28 iconic street foods in Singapore and where to find them

Here are the must-try street foods in Singapore, including the best places to find them. A map is included here, so save it for your trip!

Street foods in Singapore is one of the reasons why I love coming back to this country! As an expensive city, they did a great job of having affordable but delicious food.

Also known as hawker food, street food in Singapore is not just enjoyed by tourists. By lunch time, you will see all the locals flocking the hawker centres all over the city.

street foods in singapore

This article will only talk about the best street foods in Singapore and will suggest 1 place on where to get them. You can also see my article, 54 best street food stalls to get more options.

Happy eating and let me know if you are in Singapore – I’d love to meet!!! Leave a comment below if you have any questions.

Change how you travel and see the world by going deep into the culture. Come and travel with me!

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🗺️ Street foods in Singapore Map

singapore street food
👉🏽 Click here to open this Singapore street food Map on Google.

🍢 Iconic street foods in Singapore

1. Hainanese Chicken Rice

Hainanese Chicken Rice originated from Chinese immigrants in Singapore and is now considered one of Singapore’s national dishes. It is believed to have been brought over by Hainanese immigrants in the early 20th century.

street foods in singapore

This dish consists of tender poached chicken served with fragrant rice cooked in chicken broth, accompanied by chili sauce and ginger paste. The chicken is succulent and flavorful, while the rice is aromatic and slightly oily, giving it a delightful taste.

Tian Tian Hainanese Chicken Rice at Maxwell Food Centre is a great spot to try this dish. Their skillfully prepared chicken and flavorful rice have won them numerous awards and accolades.

2. Char Kway Teow

Char Kway Teow traces its roots to Chinese laborers who worked as hawkers. It was initially a humble stir-fry made with leftover ingredients, later evolving into a favorite street food.

street foods in singapore

This stir-fried noodle dish typically contains flat rice noodles, Chinese sausages, prawns, bean sprouts, eggs, and chives; all stir-fried in a smoky, savory sauce.

Outram Park Fried Kway Teow Mee at Hong Lim Market & Food Centre serves the best version with the right amount of “wok hei” (breath of the wok).

3. Laksa

Laksa is a culinary fusion of Chinese and Malay flavors. The dish’s origins can be traced back to Southeast Asia, where combining spices and ingredients became synonymous with Peranakan cuisine.

street foods in singapore

Laksa is a spicy noodle soup with a rich, coconut-based broth. It usually contains rice vermicelli, prawns, cockles, bean sprouts, and a hard-boiled egg. The broth is the star, a harmonious blend of lemongrass, chili, galangal, and coconut milk.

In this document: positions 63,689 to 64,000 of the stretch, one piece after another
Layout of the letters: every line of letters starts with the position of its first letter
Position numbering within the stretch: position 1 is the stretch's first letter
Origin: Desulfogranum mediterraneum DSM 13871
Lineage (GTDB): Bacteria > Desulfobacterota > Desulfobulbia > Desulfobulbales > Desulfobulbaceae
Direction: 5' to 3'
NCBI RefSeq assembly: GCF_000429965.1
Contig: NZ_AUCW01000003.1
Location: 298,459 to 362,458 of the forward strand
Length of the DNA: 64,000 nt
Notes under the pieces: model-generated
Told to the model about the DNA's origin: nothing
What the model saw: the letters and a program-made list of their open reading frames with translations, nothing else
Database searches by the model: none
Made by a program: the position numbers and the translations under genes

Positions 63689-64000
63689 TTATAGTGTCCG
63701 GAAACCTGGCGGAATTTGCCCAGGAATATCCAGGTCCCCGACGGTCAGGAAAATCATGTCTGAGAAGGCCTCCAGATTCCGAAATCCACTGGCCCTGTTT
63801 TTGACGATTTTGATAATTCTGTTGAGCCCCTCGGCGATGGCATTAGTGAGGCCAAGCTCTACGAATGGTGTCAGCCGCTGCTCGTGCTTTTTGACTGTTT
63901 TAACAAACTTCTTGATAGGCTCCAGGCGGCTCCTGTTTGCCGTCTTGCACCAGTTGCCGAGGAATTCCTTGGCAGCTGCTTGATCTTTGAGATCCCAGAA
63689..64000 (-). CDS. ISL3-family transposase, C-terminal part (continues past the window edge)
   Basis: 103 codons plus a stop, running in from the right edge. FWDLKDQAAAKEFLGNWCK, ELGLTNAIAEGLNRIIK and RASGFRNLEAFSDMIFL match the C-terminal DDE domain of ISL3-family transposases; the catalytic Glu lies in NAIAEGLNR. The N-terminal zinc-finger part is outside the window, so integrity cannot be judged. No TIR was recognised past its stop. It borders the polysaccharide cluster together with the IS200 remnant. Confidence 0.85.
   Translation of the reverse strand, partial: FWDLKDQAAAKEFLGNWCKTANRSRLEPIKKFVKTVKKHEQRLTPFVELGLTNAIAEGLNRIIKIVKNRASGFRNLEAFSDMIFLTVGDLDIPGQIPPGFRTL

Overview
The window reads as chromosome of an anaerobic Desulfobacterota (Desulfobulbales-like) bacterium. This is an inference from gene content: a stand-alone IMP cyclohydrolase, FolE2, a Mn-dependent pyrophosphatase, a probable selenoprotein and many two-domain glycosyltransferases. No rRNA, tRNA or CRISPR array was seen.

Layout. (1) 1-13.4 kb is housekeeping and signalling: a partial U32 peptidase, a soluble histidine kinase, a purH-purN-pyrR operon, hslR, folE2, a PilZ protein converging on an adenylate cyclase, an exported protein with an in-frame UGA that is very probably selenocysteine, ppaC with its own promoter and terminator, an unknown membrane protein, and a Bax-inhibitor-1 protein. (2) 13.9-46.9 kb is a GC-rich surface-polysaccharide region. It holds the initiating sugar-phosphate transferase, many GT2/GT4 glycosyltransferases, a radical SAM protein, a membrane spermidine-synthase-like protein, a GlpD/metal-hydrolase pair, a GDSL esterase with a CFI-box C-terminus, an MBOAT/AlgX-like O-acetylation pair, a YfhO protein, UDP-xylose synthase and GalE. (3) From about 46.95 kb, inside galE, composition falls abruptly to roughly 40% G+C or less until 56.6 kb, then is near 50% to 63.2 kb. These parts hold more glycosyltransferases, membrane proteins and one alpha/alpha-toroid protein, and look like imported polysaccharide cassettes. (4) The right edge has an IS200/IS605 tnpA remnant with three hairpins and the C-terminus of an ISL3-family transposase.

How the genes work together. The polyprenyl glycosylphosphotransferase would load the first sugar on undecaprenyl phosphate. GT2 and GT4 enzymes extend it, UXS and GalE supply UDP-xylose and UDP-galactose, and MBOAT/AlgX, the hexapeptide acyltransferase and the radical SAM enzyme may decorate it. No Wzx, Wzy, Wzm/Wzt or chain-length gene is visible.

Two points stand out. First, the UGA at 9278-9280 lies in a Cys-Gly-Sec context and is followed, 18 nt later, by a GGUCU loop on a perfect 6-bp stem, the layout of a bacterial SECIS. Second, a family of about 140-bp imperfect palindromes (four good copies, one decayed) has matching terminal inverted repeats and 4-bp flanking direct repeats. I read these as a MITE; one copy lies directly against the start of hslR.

328 Katong Laksa is a famous spot for laksa, offering a flavor-packed and authentic bowl popular with locals and tourists alike.

4. Satay

Satay’s history dates back to the 19th century when it was introduced to Singapore by Javanese immigrants. It has since become a beloved street food people of all backgrounds enjoy.

Satay consists of skewered and grilled meat (commonly chicken, beef, or lamb) served with a tasty peanut sauce, cucumber, and onion.

street foods in singapore

Lau Pa Sat Satay Street on Boon Tat Street offers an array of satay options and is a must-visit to experience the vibrant atmosphere while savoring this delectable treat.

5. Chilli Crab

Chilli Crab is a modern creation blending Chinese and Malay influences. It was invented by a chef in the 1950s at a seafood restaurant in Singapore.

street foods in singapore

The dish features a whole crab stir-fried in a rich, spicy, and slightly sweet tomato-based chili sauce. Jumbo Seafood is renowned for its Chili Crab, offering a sumptuous and messy feast for seafood enthusiasts.

6. Rojak

Rojak has roots in Indonesia and Malaysia but has been embraced and adapted in Singapore, creating a unique local variant.

street foods in singapore

Rojak is a salad with a mix of fruits and vegetables, such as cucumber, pineapple, jicama, and bean sprouts, tossed in a sweet and tangy dressing made from shrimp paste and tamarind. It is garnished with crushed peanuts and crispy fritters.

Toa Payoh Rojak at Old Airport Road Food Centre serves a refreshing and balanced Rojak, offering a delightful combination of textures and flavors.

7. Kaya Toast

Kaya Toast is culturally significant in Singapore, rooted in the Peranakan community. Kaya, a sweet coconut and egg jam, is a traditional spread in the region.

Kaya Toast consists of slices of toasted bread slathered with kaya and a generous amount of butter. It is often served with soft-boiled eggs and a cup of local coffee or tea for a complete breakfast experience.

street foods in singapore

Ya Kun Kaya Toast is a well-known chain serving delicious Kaya Toast since 1944. Try their classic Kaya Toast set for an authentic taste.

8. Fish Ball Noodles

Fish Ball Noodles have a long history in Singapore, originating from Chinese culinary traditions. Over time, it has become a popular street food option.

This dish comprises springy egg noodles with fish balls, fish cakes, and sometimes fish dumplings in a flavorful broth.

street foods in singapore